Based on the combination of molecular and morphological data, our knowledge of the phylogeny of Theridiidae is rapidly growing (Agnarsson 2004; Liu et al. 2016). The phylogeny serves as a useful tool for comparative studies and as a guide to improved classification. Our phylogeny (Fig. 6) refined that of Liu et al. (2016) by focusing on the genus Episinus. Our results offer the strongest test of the monophyly of Episinus to date and indicate that the genus can be clearly divided into two groups, supported independently by molecular and morphological evidence.

Our results also have implications for the broader phylogeny of Theridiidae in as much as they differ from Liu et al. (2016). As found previously, the placement of the “orphan” pholcommatines Styposis and Phoroncidia is unstable across different analyses, with the current results indicating Styposis is close to Latrodectinae and Phoroncidia is close to Argyrodinae. Latrodectinae includes some of the largest species and of which the genus Steatoda Sundevall, 1833 is polyphyletic. Theridion sangzhiense Zhu, 1998 is here again placed within Pholcommatinae, most likely indicating an error in species identification of GenBank materials. Different from previous studies, we recovered Argyrodinae (plus Phoroncidia) as a sister to Spintharinae plus Hadrotarsinae. If this group is true, these taxa may be united by extreme reduction or loss of webs. Importantly, we recovered Audifia as a member of Hadrotarsinae, as expected based on morphology, but in contrast to Liu et al. (2016). This result indicates the monophyly of Hadrotarsinae, although this subfamily has strong morphological diversity (including two pairs of spermathecae and modifications of spinnerets and palpal claws). The undisputed sister relationship of Anelosiminae and Theridiinae was again supported.

Our study focuses mainly on the subfamily Spintharinae and confirmed its monophyly. The genera Spintharus, Thwaitesia, and Episinus all tend to build an H-shaped web with the animal facing downwards and holding onto parts of the web with its feet, presumably specializing on pedestrian prey such as ants (Agnarsson 2004; Eberhard et al. 2008). A close relationship between Thwaitesia and Epsisnus was proposed by Durán-Barron et al. (2013) based on morphology. However, also based on morphology, Rodrigues et al. (2022), found that Thwaitesia is unrelated to Episinus, and morphological evidence showed that humps are present on the abdomen in Episinus but absent in Thwaitesia. Further evidence for the relationship between Thwaitesia and Episinus may come from the structure of the egg sac (Eberhard et al. 2008). Most theridiid egg sacs have a densely spun outermost layer, while the outermost fibers are loosely woven in Episinus and Thwaitesia (Agnarsson 2004). However, there are insufficient data available on egg sacs of other spintharines.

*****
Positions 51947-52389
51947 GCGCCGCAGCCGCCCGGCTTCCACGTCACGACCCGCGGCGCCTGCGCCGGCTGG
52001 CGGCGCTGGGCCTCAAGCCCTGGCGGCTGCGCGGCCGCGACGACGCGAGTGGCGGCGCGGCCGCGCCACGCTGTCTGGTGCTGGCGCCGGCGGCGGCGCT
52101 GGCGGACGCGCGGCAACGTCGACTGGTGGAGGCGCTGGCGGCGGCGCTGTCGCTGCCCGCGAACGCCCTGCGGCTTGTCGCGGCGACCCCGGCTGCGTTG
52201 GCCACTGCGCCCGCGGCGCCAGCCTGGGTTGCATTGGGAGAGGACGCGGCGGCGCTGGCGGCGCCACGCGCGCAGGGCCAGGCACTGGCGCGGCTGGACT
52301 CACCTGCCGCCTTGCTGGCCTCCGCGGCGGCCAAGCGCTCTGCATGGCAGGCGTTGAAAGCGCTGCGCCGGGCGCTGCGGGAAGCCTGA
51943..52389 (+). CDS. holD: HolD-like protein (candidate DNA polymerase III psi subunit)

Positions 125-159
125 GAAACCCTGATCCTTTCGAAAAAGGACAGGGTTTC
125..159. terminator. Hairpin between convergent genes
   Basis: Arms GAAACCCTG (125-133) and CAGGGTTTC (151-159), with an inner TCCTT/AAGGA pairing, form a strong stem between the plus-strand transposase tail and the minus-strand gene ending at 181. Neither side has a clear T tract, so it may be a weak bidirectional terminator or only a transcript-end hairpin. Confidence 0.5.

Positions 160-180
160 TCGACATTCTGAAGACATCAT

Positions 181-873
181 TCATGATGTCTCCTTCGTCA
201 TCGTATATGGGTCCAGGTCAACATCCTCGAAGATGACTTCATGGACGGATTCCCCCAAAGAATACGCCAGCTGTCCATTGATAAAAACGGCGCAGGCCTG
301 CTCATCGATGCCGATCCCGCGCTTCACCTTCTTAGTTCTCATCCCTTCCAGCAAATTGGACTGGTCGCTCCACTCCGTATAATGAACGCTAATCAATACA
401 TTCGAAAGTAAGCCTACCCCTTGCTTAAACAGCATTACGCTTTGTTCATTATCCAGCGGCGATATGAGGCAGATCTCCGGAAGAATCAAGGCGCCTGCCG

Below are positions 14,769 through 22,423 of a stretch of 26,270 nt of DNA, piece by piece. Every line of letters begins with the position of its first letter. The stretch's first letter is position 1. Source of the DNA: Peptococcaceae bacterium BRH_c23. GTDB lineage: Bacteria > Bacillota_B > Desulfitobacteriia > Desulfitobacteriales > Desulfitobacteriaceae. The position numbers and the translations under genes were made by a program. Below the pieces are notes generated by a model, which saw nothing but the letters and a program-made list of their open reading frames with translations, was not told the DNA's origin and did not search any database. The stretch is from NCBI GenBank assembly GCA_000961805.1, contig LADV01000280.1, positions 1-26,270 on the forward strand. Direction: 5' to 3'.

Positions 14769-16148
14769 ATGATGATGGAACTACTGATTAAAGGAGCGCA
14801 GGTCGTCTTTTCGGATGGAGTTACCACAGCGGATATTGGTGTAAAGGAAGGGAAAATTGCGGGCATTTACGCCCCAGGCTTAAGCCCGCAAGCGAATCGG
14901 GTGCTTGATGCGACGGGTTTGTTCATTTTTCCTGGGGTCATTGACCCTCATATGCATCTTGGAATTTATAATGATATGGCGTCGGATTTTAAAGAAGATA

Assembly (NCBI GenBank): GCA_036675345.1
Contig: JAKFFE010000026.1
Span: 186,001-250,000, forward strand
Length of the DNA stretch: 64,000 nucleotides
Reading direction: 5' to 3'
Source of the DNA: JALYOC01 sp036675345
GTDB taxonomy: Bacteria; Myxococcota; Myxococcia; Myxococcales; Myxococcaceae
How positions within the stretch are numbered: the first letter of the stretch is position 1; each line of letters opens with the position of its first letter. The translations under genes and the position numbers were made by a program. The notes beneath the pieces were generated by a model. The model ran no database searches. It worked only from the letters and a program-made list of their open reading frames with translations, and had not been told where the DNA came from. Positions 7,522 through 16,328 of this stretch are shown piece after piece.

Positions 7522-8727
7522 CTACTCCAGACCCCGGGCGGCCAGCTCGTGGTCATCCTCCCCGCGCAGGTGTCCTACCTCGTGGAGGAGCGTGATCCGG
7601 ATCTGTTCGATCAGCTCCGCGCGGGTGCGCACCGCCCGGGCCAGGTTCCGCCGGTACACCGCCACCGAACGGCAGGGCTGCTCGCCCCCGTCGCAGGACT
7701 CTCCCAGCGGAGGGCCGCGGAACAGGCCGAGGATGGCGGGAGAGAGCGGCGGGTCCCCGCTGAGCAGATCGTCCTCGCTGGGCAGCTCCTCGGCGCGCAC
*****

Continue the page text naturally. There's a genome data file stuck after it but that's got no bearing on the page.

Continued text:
We found support for the monophyly of Episinus and its division into two morphologically well-defined branches. The “angulatus” group includes E. angulatus (Blackwall, 1836), E. papilionaceous sp. nov., and E. affinis Bösenberg & Strand, 1906. This group differs from the “nubilus” group, which includes E. nubilus Yaginuma, 1960 and E. ornithorrhynchus sp. nov., in the origin of the male embolus and the ventral view of female epigynal. The “angulatus” group can be characterized by the male embolus originating closer to the cymbium at the lateral edge of the palp, whereas in the “nubilus” group the embolus arises in clockwise direction upward bending in the middle of the palp. The “angulatus” group presents only one large atrium in the ventral view of the female epigynal, but the “nubilus” group has two atria separated by the medium septum. The medium septum is a projection in the middle of the atrium and has a guiding function (Yin et al. 2012). In future studies of Episinus and Spintharinae, it will be critical to include other spintharine genera, especially those previously included in Episinus, such as Janula, Neopisinus, and Brunepisinus.


This research was funded by the National Natural Sciences Foundation of China (NSFC‐31970406/31772420/31573236) and National Science & Technology Fundamental Resources Investigation Program of China (grant no. 2019FY101800).


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Supplementary material

Supplementary material 1 

Table S1

Fengjie Liu, Ingi Agnarsson, Jie Liu, Yang Zhu

Data type: Genomic.

Explanation note: Phylogenetic analysis of the spider genus Episinus (Araneae: Theridiidae) and description of the two new species from China.

This dataset is made available under the Open Database License ( The Open Database License (ODbL) is a license agreement intended to allow users to freely share, modify, and use this Dataset while maintaining this same freedom for others, provided that the original source and author(s) are credited.